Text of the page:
He will chant for peace, honouring the theme, “may peace prevail in our world” from 6 a.m. to 6 p.m. that day at the Vernon Japanese Cultural Centre.
There will be about 15,000 paper origami cranes decorating the temple.
The origami cranes are a symbol of peace and reference a popular story called Sadako and the 1000 paper cranes, the true story of a 14-year-old survivor of the bombing with terminal leukemia who tried to make 1,000 paper cranes to have her wish granted.
As Buddhists, the temple’s members wish to pay tribute to the more than 140,000 innocent civilians who instantly perished, and the countless thousands of people who subsequently died due to their exposure to radiation. Even today, people continue to suffer the aftermath of this tragedy. The hope is that by remembering, the world will never again repeat such a tragedy.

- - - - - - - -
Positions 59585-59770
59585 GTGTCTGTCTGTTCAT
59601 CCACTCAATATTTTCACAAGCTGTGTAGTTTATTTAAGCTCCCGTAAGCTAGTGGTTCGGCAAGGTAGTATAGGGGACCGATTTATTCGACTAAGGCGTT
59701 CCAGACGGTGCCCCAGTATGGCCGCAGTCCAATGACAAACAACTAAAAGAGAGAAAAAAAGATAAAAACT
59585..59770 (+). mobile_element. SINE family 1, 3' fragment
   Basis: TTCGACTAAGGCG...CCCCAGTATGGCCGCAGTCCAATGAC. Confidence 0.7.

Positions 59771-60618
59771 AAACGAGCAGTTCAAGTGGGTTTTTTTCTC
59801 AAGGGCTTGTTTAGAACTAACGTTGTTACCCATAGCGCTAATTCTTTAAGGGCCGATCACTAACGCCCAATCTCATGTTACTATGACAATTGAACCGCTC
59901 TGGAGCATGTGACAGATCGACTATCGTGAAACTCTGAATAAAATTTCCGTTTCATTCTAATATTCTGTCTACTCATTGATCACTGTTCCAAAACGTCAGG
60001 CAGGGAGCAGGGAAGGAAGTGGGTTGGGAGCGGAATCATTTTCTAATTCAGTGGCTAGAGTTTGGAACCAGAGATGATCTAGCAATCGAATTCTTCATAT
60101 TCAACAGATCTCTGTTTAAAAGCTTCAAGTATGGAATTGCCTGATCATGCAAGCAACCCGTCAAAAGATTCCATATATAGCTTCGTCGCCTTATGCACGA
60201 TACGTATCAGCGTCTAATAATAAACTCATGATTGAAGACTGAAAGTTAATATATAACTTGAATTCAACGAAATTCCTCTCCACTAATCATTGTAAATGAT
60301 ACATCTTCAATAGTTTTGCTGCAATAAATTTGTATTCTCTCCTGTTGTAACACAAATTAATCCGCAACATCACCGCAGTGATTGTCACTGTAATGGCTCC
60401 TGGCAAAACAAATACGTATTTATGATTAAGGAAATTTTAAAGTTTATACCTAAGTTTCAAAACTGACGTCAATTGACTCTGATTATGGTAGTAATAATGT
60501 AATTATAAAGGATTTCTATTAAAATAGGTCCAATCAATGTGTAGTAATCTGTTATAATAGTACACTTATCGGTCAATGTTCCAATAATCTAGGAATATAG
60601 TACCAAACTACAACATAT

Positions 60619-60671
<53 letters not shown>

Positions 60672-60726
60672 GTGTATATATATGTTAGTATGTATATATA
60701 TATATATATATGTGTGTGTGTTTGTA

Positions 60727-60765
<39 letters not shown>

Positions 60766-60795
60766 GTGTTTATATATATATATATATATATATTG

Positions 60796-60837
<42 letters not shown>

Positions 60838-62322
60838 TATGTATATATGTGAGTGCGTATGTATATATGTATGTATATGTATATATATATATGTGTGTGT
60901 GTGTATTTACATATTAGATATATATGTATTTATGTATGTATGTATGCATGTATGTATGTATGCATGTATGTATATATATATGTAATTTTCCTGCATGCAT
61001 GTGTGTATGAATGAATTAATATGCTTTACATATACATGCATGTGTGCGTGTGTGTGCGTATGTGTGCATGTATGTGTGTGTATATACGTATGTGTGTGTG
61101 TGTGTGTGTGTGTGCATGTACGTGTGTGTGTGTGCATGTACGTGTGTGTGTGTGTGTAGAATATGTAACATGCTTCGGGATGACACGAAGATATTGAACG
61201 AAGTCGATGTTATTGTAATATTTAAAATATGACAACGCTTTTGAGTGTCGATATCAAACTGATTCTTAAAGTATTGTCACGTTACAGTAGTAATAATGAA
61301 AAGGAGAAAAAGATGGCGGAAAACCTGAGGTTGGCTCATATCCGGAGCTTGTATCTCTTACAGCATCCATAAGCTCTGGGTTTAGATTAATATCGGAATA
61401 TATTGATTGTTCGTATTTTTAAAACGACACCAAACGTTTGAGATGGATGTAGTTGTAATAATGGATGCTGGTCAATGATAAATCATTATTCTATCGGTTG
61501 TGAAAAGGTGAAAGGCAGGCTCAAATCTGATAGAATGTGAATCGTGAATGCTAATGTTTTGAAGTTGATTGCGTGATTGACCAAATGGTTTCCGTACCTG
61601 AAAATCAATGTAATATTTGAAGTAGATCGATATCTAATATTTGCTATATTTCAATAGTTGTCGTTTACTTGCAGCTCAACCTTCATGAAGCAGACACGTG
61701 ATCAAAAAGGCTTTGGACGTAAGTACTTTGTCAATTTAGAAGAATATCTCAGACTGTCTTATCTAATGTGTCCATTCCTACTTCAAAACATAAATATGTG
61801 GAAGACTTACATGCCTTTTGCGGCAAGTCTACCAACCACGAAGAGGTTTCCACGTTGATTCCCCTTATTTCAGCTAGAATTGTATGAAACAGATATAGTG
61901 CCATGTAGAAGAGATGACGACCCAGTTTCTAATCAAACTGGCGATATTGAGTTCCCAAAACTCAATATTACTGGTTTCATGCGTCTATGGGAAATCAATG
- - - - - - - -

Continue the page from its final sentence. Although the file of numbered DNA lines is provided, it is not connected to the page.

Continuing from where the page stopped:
The memorial honours all victims of war throughout the world, with the 12-hour chanting marathon continuing until the commemorative bell sounds at 6 p.m.
The hall at the Japanese Cultural Centre (4895 Bella Vista Rd.) will be open to the public during the 12 hours, and all are welcome to attend and chant with the Sensei, strike the bell, offer incense and fold a paper crane.
As Buddhists, the temple’s members are committed to the principles of non-violence, peace, and compassion towards all living beings on the planet.